It's a tradition for political columnists to close out the year by picking their list of winners and losers for the 12-month period that just ended.
These winners and losers are typically defined by what they did to gain or lose political power. I modified that concept to decide who would be on my list: In Georgia politics, winning and losing usually depends on who ends up with the money.
One of the biggest groups of winners in 2011 was Gov. Nathan Deal, Atlanta Mayor Kasim Reed and the state's business leaders who were lobbying to expand the Georgia ports facilities by dredging the Savannah River.
This group still hasn't figured out how to get the federal government to pay for most of the $600 million project, although I'm sure they will be successful at some point. They were able, however, to overcome a major regulatory obstacle presented by the South Carolina Department of Health and Environmental Control.
DHEC in September denied an important environmental permit that was needed for the river dredging project to move forward. In late October, a fundraiser was held in Atlanta for South Carolina Gov. Nikki Haley by Eric Tanenblatt, a Republican activist who's been a major supporter of such political figures as George W. Bush and Mitt Romney.
Haley, who cleared $15,000 from that Atlanta event, appoints and controls DHEC's governing board. Less than two weeks after the fundraiser was held, the DHEC board reversed the agency's earlier denial and voted to issue the environmental permit.
It was a nice haul for Haley, but an even bigger win for the Georgia officials who support the $600 million harbor expansion.
Officials of the Georgia Power Co. also had a big year before the Public Service Commission, which at one point was considering a proposal to require Georgia Power to pay a financial penalty if there were major cost overruns on the two nuclear reactors being built at Plant Vogtle.
The PSC had good reason to think about a risk-sharing proposal. The first time Georgia Power built nuclear generators at Plant Vogtle, the cost ballooned from initial estimates of $660 million to more than $8 billion.
Georgia Power officials, however, said they would not agree to share the financial risks of the latest nuclear project, and they kept saying "no" until the PSC finally gave up and scrapped the plan.
If there are any cost overruns on the $14 billion Vogtle project, the expense will be borne by Georgia Power's customers and not by its executives or shareholders. The utility giant was a giant winner in this regulatory game.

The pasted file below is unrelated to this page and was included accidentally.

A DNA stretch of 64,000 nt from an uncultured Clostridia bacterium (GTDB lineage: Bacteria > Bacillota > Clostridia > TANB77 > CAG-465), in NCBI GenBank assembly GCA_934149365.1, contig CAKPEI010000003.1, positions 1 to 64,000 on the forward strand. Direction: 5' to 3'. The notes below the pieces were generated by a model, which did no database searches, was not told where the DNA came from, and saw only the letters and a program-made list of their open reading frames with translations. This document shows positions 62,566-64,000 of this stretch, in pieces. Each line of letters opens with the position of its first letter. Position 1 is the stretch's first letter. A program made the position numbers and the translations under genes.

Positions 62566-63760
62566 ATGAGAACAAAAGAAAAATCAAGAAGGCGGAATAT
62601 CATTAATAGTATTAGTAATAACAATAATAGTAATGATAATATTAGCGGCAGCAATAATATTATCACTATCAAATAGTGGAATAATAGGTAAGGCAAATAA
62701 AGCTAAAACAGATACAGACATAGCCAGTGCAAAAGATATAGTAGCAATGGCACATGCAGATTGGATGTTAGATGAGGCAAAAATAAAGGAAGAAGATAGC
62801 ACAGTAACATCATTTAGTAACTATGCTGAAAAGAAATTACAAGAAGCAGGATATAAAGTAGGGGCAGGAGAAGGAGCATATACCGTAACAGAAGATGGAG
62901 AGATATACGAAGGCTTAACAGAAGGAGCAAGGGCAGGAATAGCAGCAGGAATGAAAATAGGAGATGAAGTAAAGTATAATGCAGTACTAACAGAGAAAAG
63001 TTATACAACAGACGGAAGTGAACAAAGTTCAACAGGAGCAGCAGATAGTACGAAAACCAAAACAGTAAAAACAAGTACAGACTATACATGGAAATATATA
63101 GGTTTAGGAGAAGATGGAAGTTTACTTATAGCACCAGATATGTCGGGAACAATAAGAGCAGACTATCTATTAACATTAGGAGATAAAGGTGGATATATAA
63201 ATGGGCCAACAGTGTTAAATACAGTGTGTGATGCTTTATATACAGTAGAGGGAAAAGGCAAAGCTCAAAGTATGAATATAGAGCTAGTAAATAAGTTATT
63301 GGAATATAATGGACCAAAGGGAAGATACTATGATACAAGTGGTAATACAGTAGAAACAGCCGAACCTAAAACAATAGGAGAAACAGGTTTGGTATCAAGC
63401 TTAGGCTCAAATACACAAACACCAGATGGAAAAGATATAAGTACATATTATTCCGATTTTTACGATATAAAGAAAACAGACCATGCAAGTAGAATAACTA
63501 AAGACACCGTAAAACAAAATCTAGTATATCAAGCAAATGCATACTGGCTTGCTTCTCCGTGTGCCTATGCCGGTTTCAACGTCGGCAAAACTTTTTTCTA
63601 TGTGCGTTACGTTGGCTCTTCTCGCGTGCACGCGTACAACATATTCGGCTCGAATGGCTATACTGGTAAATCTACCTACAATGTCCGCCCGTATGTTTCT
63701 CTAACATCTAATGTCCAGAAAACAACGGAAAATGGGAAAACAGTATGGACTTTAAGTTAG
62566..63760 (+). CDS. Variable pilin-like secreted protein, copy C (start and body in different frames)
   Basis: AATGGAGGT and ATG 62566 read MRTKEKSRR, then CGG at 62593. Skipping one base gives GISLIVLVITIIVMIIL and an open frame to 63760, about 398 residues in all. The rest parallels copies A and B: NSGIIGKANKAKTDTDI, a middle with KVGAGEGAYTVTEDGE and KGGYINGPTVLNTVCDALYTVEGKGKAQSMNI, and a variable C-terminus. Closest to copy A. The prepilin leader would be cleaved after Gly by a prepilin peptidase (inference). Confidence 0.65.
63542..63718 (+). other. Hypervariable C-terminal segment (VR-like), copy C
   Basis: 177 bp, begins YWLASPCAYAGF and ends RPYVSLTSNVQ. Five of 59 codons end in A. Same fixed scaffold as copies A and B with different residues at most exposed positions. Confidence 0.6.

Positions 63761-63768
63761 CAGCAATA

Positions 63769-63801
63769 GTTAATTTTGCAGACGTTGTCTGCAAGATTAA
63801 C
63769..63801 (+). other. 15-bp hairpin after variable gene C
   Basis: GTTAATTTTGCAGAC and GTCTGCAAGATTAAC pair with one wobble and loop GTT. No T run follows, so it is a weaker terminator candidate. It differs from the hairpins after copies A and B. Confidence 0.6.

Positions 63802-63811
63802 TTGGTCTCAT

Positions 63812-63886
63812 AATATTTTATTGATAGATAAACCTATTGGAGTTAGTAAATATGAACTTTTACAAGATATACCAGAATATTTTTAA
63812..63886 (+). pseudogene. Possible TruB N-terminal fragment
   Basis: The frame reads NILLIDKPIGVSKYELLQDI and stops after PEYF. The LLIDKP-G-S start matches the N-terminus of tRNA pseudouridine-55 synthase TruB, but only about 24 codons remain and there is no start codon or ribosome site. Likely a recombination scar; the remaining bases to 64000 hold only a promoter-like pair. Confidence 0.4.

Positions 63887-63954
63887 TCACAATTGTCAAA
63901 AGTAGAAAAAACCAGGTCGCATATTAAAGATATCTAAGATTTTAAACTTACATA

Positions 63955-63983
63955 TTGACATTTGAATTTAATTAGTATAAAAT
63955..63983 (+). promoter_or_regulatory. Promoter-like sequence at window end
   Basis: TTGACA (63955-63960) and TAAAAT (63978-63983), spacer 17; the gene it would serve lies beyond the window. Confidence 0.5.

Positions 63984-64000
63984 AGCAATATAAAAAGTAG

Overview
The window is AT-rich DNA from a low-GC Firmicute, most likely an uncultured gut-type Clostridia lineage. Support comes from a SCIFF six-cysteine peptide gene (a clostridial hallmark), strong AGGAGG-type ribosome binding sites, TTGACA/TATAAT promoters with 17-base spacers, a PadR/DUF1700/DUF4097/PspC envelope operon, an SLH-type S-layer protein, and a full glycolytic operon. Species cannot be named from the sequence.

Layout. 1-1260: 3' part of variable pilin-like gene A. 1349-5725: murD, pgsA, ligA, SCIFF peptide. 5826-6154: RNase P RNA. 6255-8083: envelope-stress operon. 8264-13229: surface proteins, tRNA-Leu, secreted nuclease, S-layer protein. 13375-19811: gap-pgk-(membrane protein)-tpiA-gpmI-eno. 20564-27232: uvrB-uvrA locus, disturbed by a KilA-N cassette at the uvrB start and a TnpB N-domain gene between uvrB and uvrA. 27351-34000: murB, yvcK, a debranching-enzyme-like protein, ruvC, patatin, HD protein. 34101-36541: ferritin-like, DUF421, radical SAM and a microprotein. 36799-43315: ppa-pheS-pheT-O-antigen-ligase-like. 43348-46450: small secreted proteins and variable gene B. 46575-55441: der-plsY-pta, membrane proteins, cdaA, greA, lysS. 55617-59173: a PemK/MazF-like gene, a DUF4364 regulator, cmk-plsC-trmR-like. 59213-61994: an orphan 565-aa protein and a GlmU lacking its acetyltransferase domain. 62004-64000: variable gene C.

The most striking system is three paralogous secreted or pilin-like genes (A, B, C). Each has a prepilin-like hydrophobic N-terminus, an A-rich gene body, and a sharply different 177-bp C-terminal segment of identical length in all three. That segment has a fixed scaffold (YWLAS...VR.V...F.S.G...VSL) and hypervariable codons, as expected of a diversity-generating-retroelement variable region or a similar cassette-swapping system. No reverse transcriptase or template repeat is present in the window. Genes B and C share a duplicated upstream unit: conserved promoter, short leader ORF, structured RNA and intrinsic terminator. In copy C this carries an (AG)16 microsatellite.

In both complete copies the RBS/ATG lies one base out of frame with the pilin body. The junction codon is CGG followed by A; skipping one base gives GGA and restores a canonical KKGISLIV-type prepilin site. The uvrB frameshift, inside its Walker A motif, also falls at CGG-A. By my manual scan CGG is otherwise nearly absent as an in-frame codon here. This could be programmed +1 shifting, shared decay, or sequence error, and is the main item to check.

Two Georgia politicians who took themselves off the hook for some major financial obligations in 2011 were U.S. Rep. Tom Graves of Gordon County and state Senate Majority Leader Chip Rogers of Woodstock.
Graves and Rogers borrowed $2.2 million from the Bartow County Bank several years ago to buy and renovate a hotel in Calhoun. In 2010, the bank sued Graves and Rogers for defaulting on the loan.
In the midst of the legal wrangling, the Bartow County Bank was shut down by regulators. The bank's former chairman later told a reporter that the loan to Graves and Rogers "was one of the larger loans, and it contributed significantly (to the bank's failure)."
The financial institution that acquired Bartow County Bank continued the efforts to collect on the loan, but finally reached a settlement with the two lawmakers in August. The terms of the settlement were not disclosed, but I would bet the amount involved was much less than the original $2.2 million loan.
Graves and Rogers were the winners. The Bartow County Bank was the ultimate loser.
Another group of winners is the 236 men and women who make up the membership of the Georgia Senate and House of Representatives. The General Assembly once again declined to pass any bills that would limit the amount of money lobbyists can spend to entertain lawmakers.
That suits the leadership just fine.
"Let the people be the judge about what's acceptable and what's not acceptable," said House Speaker David Ralston, who once took his family to Europe on a trip paid for by a lobbyist. "I trust their judgment."